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The Roar



The rise of Jordan Bos is proof the A-League is working

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Roar Rookie
17th May, 2023

Finding favour ahead of the club captain in the starting line-up is no easy feat. Indeed, Jordan Bos, at 20 years of age, managed just that, starting 26 games in season that has been littered with individual highlights.

A City academy product, A-League fans have witnessed the rise of Jordan Bos with approval. His strong stature, intelligent play, and clean skills have value-added to a Melbourne City already stacked with capability.

First arriving on the scene as a leaner, teenager version of his current self, Bos has blossomed wonderfully in a manner all clubs dream for their youth.

Such has been the rise and dominance of Bos at left-back that the omission of captain Scott Jamieson needed to be addressed:

“He’s just been a little bit unfortunate with Jordy’s performances being so strong,” commented Melbourne City manager, Rado Vidosic, in January.

Fast-forward to this past week, fans’ predictions were confirmed correct as Bos signed a league transfer-fee record with Belgium’s KVC Westerlo.

For many, the real pleasure is in the knowledge that Bos has decided that minutes on the pitch are of greater value than the magnitude of the club. With examples in the past of European moves transpiring poorly, Bos appears to have made an informed decision with a view to taking the patient road.


But there is another pleasantry in the midst of City’s first-choice left-back moving abroad: Bos does not appear alone in his promising trajectory.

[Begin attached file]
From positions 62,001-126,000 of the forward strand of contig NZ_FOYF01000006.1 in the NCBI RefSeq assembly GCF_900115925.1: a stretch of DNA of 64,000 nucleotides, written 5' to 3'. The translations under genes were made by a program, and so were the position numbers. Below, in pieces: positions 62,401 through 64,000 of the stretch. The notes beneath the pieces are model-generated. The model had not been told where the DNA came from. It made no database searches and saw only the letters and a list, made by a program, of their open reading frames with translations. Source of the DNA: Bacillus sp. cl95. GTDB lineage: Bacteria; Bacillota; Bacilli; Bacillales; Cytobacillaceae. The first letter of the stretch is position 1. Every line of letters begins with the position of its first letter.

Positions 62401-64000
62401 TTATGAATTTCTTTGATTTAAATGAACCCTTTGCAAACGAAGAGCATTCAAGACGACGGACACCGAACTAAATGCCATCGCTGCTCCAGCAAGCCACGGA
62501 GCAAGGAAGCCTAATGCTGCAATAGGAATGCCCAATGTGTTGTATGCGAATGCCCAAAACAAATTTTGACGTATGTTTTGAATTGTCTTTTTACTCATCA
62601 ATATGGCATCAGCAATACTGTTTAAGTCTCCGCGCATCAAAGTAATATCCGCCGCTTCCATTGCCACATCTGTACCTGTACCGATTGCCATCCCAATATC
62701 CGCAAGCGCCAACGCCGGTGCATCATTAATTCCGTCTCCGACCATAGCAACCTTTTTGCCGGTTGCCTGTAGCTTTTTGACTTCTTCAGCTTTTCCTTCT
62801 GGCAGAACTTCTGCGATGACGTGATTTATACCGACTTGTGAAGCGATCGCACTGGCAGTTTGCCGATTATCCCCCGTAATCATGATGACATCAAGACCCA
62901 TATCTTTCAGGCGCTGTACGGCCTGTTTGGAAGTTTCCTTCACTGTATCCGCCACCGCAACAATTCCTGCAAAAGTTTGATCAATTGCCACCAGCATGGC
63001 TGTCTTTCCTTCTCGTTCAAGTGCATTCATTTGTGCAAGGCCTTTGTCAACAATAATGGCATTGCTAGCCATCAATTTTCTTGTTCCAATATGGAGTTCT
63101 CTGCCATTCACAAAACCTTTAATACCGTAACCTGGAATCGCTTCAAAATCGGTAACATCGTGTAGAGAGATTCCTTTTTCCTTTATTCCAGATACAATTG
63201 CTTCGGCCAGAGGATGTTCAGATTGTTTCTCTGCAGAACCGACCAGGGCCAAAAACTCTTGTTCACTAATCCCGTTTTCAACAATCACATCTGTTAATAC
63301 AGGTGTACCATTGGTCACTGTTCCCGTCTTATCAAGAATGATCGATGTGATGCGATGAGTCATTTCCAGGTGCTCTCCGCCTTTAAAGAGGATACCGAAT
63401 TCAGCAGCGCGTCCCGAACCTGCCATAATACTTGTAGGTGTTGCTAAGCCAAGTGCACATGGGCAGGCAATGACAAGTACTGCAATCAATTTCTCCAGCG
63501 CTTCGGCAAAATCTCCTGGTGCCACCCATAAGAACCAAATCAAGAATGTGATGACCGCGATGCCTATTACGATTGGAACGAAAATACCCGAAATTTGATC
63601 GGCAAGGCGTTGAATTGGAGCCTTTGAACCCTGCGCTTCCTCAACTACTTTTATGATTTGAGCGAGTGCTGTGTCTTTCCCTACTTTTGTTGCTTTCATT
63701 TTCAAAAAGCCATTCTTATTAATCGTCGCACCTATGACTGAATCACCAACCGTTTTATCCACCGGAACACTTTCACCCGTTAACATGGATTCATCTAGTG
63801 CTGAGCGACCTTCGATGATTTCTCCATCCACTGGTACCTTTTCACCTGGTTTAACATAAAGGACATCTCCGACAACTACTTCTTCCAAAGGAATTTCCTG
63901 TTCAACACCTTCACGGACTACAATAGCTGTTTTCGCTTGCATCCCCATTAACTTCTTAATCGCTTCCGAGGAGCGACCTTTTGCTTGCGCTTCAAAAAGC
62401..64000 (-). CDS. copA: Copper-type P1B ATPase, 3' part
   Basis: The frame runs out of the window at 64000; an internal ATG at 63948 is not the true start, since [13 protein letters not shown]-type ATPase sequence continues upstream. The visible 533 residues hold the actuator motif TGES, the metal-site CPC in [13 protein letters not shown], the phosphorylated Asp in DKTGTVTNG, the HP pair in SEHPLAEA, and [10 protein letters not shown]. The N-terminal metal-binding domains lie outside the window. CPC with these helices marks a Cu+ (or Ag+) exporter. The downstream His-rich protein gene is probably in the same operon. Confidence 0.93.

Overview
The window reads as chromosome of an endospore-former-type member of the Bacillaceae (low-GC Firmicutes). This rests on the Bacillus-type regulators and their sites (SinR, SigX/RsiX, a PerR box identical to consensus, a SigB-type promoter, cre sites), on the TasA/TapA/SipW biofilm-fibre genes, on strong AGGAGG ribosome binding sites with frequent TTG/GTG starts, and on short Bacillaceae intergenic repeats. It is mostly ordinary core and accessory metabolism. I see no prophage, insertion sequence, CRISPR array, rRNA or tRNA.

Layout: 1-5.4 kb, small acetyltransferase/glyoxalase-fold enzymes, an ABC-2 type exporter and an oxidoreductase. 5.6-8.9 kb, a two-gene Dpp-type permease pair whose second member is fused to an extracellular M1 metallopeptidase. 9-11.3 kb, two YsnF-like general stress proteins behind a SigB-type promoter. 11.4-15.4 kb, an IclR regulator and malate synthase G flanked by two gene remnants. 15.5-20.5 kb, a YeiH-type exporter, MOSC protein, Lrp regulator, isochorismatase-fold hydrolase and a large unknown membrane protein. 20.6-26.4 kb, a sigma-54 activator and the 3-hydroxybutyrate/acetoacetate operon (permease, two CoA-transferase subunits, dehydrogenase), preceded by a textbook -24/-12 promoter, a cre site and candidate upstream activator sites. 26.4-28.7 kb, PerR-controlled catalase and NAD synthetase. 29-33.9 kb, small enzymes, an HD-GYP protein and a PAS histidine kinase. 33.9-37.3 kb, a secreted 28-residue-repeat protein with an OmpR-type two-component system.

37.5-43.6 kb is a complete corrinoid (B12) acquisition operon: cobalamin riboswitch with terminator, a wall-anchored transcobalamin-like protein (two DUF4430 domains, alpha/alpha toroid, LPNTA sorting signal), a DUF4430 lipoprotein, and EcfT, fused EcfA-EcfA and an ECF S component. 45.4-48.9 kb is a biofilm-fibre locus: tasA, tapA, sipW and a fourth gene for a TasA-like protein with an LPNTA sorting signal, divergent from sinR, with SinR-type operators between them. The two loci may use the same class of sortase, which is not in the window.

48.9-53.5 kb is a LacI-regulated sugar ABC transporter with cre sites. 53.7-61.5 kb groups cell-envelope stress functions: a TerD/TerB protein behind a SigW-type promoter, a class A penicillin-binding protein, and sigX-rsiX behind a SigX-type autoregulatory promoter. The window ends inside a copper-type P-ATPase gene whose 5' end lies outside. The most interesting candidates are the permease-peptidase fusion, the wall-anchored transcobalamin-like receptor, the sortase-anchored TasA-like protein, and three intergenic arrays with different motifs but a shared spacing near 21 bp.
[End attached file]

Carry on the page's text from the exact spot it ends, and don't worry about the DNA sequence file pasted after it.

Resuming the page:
A subtle surge in youth quality appears to be gaining momentum within the A-League. Young players are finally competing and garnering the attention that Aussie football fans have yearned for.

Jordan Bos dribbles against Macarthur

(Photo by Morgan Hancock/Getty Images)

The likes of Riley McGree, Denis Genreau, Conor Metcalfe, and Keanu Baccus are themselves A-League graduates who have moved on to cement their starting roles in Europe.

A justifiable and commonly shared complaint shared by football fans in the past is that the A-League resembled something of a “retirement league”. Indeed, most clubs could be found guilty of having signed players nearing 40, namely marquee signings.

With most A-League clubs now having firmly established their respective academies, and player quality such as the aforementioned holding themselves respectfully abroad, it appears that a youth takeover may finally come to fruition.

Nestory Irankunda, Calem Nieuwenhof, and Keegan Jelacic are just such of the names that continue to bring spectators through the gates and it can be attributed to no less than the brilliance of their football.


This is a welcomed change.